Since then, Biomom and I took our own fertility journey with the hopes of adding a sibling to the family. After one miscarriage and too many months of trying, she got pregnant in the spring of 2005 and she gave birth to a generous 9lb, 3oz baby boy that December.
This blog is about opening up dialogue and hopefully creating a better world for our two kids: future adult children of lesbian parents (ALCP). And the hope that they won't need too much therapy.
My posts will focus on my perspective of parenting: the non-biological mom--or, as coined by other bloggers like me: the "lesbian dad" or the "other mother" just to name a few. In his memoir Paris to the Moon, Adam Gopnik justifies his subject (the personal experience of parenting as an expatriate) by saying "yet since raising a kid is the one nearly universal thing people do, and since doing it in foreign parts is the one time when you get to see most clearly all the bits of doing it that aren't universal--that are inflected and shaped by the local geography and mood and playground equipment--it is in its way, I hope, still a not entirely interior subject."
This topic is similar in that my "project" of parenting is not unlike anyone else's except that our 'foreign parts' aren't geographical in nature. We're not in Paris, but sometimes I feel like I'm on the moon.
The "lesbian baby boom" (coined by Arnup (1998) and later expanded upon by Tulchinsky (1999) and Patterson (1995)) is a legitimate phenomenon and worth careful consideration. I want to think about possible differences between adult children of lesbian and gay parents and their heterosexual counterparts: their experience and the results of this relatively new type of family. I will also focus on differences that we face as parents who are members of a minority group that faces some degree of degradation in our society. My personal perspective is even more unique because i am not the biological parent, which brings on its own set of quirks and idiosyncrasies. What may be surprising is the degree to which the whole thing isn't any different than a 'leave it to beaver' episode sans the clean home with the dinner-on-the-table (oh, and the bepearled-skirted wife serving the meal. Alas.).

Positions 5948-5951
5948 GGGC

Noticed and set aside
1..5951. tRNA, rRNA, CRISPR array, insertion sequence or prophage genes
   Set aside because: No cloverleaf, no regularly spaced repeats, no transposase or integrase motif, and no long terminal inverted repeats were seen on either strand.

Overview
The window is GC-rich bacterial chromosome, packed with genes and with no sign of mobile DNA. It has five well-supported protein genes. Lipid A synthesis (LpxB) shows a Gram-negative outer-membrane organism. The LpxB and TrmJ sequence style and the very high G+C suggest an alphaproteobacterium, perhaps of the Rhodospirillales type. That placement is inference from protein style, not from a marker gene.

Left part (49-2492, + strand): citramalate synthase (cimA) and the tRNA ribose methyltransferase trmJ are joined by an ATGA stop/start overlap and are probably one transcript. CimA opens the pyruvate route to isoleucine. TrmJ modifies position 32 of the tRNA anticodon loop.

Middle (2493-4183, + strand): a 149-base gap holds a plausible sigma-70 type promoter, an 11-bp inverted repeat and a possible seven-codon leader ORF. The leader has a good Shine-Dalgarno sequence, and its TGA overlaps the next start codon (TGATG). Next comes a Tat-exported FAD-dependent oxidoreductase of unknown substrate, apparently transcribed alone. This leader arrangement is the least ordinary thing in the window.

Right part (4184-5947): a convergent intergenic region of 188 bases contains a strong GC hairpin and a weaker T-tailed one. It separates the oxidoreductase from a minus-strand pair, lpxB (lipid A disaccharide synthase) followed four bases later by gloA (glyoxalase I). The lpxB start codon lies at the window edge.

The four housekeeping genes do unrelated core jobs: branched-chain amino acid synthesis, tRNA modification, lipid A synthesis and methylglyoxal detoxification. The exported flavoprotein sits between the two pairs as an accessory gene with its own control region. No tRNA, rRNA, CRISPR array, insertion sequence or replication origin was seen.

I will also digress. You will see blogs on the humdrums of my life; writing papers, rewriting papers, re-rewriting papers, grading student papers, feeding my cats, reacting to popular culture, political rants, and whatever else comes to mind. Again, quoting Gopnik "what then, the journalist and scholar ask tetchily, what then is exactly the vice of the comic-sentimental essayist? It is of course to believe that all experience and history can be reduced to him, or his near relations, and the only apology i can make is that for him in this case experience and history and life were not so much reduced as all mixed up, and, scrambled together, they at least become a subject. The essayist dreams of being a prism, through which other light passes, and fears ending up merely as a mirror, showing the same old face. He has only his self to show and only himself to blame if it doesn't show up well" (p. 15).
Arnup, k. 1999 "does the word lesbian mean anything to you?" lesbians raising daughters. In s. Abbey & a. O'reilly (eds.), redefining motherhood: changing identities and patterns (pp. 59-68). Toronto: second story press. Gopnik, adam. 2000. Paris to the moon. Random house trade paperbacks: new york. Patterson, c. J. 1995. Lesbian mothers, gay fathers, and their children. In a. R. D'augelli & c. J. Patterson (eds.), lesbian, gay, and bisexual identities over the lifespan (pp. 262-292). New york: oxford university press. Tulchinsky, k. X. (1999, may 8). Two moms, better than one? Staking claim to mother's day: once we decided which one of us would bear the child, our little family adventure was underway. Vancouver sun, pp. E5. Retrieved august 21, 2000 from the world wide web: http://halfway.library.ubc.ca/cgiubc/webspirscnews.cgi?sp.usernumber.p839672&url=yes&sp.nextform=show1rec.htm&sp.dbid.p=c69